2 Months in Peru, May 11-14, 2015; Days 43-46
11.05.2015 - 14.05.2015
Monday May 11, Days 43
A leisurely morning with HOT showers and a breakfast which was buffet style in a lovely dining area with ornate colonial wooden chairs - tablecloths but the usual "one small square" napkins. The hot dishes were cold but there was plenty of fruit and bread and ham and cheese. And strong hot coffee. Heaven. Then the morning was spent organizing the wire transfer to Pantiacolla.
After lunch we decided to head to the hilltop fortress of Sacsaywamán (pronounced similar to sexy woman), a steep climb 2 km up from the central plaza. We opted for an 8 sole taxi and didn't hire a guide, just toured the place ourselves. We had purchased a 130 sole ticket at the tourist information office ( where they, incidentally, didn't speak any English) which gave us entrance to 16 different sites within a 10 day period which was the most economical option. True to our luck, the clouds began to gather as we began our walkabout. The long Quechua name means "Satisfied Falcon" (according to Lonely planet) and unfortunately we only see 20% of the original structure, as the Spaniards tore it down after they conquered the Incas and used the stones to build their houses. In earlier times the shape of Cusco resembled the body of a Puma, and Sacsaywamán was its head with its 22 zigzag walls being the teeth. These walls were really impressive with many large stones weighing tons. This place housed about 5000 soldiers at one time - but from what we understood from our pathetic Spanish translation is this place was also used for worship and no doubt the obligatory sacrificial rites as well. At this point we were starting to contend with a water issue of our own. Rick had to get some llama/alpaca pictures and it was starting to rain with some thunder and lightning. We decided to head back to town with some directions from an English speaking Peruvian - go there, turn right, you can't miss the road back to town.....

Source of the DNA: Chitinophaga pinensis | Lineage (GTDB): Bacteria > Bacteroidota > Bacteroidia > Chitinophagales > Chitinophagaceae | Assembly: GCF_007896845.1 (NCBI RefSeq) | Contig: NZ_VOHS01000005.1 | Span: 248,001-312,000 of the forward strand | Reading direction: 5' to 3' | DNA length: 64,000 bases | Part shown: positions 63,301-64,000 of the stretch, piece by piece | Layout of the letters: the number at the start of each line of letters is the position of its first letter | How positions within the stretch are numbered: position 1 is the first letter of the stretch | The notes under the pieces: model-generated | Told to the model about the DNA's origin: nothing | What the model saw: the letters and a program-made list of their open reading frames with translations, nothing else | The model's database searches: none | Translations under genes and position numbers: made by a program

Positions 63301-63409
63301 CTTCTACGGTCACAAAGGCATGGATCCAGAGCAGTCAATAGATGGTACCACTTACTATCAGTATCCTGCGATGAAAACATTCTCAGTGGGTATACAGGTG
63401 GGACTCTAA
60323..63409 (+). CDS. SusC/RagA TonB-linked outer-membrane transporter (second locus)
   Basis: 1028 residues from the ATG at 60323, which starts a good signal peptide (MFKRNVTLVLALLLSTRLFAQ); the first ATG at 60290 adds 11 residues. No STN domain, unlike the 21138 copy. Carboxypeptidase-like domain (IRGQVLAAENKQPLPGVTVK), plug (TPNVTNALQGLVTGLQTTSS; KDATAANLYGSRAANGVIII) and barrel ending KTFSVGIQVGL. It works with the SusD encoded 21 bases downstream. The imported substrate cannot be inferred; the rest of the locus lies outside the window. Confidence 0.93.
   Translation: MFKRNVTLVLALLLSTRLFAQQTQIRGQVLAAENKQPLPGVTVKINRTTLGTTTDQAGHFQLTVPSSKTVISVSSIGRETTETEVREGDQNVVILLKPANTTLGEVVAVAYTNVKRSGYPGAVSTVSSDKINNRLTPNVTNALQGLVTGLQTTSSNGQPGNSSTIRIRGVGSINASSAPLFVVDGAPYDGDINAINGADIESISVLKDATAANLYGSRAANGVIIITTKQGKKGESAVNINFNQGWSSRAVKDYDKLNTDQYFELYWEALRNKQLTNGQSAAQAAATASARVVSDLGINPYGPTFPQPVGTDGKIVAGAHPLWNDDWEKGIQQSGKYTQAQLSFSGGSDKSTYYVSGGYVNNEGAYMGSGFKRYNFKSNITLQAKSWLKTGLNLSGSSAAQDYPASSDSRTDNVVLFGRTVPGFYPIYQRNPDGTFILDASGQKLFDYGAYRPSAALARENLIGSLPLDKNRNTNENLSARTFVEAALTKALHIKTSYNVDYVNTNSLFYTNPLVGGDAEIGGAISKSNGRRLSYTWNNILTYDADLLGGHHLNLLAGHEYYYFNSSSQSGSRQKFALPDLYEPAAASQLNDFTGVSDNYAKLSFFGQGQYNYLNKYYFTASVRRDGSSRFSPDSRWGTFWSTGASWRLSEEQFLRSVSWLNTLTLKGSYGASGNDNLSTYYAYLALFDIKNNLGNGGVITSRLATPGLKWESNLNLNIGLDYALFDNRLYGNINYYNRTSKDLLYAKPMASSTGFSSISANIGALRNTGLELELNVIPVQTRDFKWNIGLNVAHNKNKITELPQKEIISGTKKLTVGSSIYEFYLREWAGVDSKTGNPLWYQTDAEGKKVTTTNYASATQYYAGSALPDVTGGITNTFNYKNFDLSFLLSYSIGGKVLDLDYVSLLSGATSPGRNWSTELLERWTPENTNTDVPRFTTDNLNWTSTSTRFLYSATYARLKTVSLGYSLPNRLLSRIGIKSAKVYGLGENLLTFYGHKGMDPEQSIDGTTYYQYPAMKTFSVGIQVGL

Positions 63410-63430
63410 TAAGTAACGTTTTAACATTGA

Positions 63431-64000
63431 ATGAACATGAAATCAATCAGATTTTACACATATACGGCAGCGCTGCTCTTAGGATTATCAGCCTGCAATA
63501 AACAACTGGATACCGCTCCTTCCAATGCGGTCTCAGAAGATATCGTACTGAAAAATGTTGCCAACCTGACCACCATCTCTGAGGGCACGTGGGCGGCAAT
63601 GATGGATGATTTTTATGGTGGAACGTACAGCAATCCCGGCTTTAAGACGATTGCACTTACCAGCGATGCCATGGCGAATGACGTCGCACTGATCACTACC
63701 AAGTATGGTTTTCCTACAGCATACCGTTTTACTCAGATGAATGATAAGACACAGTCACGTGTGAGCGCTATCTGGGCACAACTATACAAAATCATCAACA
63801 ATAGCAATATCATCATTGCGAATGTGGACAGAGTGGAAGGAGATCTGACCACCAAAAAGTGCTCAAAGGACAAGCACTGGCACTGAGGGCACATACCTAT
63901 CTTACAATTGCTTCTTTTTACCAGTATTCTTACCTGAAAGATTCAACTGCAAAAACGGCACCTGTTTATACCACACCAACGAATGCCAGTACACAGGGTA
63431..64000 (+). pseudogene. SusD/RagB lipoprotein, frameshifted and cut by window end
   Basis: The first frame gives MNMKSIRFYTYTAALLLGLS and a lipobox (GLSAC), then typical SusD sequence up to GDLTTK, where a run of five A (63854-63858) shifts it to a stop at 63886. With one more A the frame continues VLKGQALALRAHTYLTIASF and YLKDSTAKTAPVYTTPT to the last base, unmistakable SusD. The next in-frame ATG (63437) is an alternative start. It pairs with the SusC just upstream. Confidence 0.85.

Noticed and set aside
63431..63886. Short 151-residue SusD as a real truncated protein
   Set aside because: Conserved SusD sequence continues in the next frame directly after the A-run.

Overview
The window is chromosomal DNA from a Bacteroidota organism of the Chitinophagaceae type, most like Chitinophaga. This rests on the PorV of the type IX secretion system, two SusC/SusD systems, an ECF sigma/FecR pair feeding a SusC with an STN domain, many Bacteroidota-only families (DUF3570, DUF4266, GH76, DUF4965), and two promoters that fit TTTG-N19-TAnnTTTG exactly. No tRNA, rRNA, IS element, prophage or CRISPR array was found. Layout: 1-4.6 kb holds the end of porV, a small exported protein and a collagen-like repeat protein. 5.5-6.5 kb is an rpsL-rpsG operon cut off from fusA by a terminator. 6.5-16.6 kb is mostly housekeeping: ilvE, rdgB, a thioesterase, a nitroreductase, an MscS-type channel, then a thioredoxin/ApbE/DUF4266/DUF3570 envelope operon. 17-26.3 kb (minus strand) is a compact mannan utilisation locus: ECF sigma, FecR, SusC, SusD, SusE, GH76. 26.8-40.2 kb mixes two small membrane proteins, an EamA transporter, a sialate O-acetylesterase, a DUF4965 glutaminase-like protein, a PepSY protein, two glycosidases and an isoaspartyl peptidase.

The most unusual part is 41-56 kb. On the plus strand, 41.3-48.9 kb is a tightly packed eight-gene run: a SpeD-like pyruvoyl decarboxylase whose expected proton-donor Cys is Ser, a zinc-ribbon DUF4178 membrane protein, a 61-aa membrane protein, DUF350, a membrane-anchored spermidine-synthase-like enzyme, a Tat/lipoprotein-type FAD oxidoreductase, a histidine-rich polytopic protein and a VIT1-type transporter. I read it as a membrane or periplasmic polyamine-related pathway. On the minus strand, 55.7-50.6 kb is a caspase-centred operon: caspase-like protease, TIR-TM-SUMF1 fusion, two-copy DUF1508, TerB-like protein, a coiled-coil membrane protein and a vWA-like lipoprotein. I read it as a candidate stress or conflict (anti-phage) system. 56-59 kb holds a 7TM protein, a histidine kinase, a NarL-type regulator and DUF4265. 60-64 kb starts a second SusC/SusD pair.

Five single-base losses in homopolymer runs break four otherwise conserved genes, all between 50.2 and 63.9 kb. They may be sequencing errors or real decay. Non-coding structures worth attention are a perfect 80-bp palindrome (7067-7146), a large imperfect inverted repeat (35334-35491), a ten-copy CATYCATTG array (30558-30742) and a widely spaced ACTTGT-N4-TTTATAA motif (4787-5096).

We visited the large white Christ statue on the next hill over that we could see at night from the plaza (think Rio de Janeiro Christ statue - they are everywhere in Peru) and then plied the cobblestone streets and steps back to the plaza. It was a good outing but walking anywhere at this altitude takes a toll on ones energy.
The plaza is beautiful at night - it's fountain all lit up and the two Spanish colonial churches flanking two sides, central gardens, cobblestone sidewalks, and as clean a city as we have seen in South America. Of course, if you leave the historic/tourist area, that all changes. Still, it is lovely, albeit full of more gringos than we had seen in quite a while- mostly European and some Aussies. Tomorrow- off to the sacred valley!
Tuesday, May 12, Day 44 Sacred Valley
Up early to catch our bus for the tour. Our lovely guide was Regina - Regi - who spoke fair English. Waiting to board we met Katie from Hillsboro, Oregon. It's a small tourist world here in Cusco.
Our first main stop was Pisac, an Incan citadel high above the actual village. We certainly got a bit of a workout climbing these steps to the main citadel area. It's temple was built in the shape of a condor, and it had remarkable terracing all around where the Incas experimented with different crops at altitude (the site is at 3550 meters).
Then it was down to the town to learn about jewelry making with plenty of work available to purchase!
Next stop, lunch at Urubamba, then on to the fortress of Ollantaytambo, which was incredible!
Massive, it sits at around 2800 meters and seen from afar it resembles a llama. You climb numerous steps up many terraced levels to the top where the wonderful Temple of the Sun sits, awaiting the winter solstice sunshine which illuminates its rock edifices perfectly. The Incas brought these rocks from a stone quarry 6 km across the Urubamba River. If you gaze across the valley there are several natural stone formations that look like Inca faces, the prominent nose being a prevalent facial feature in their race!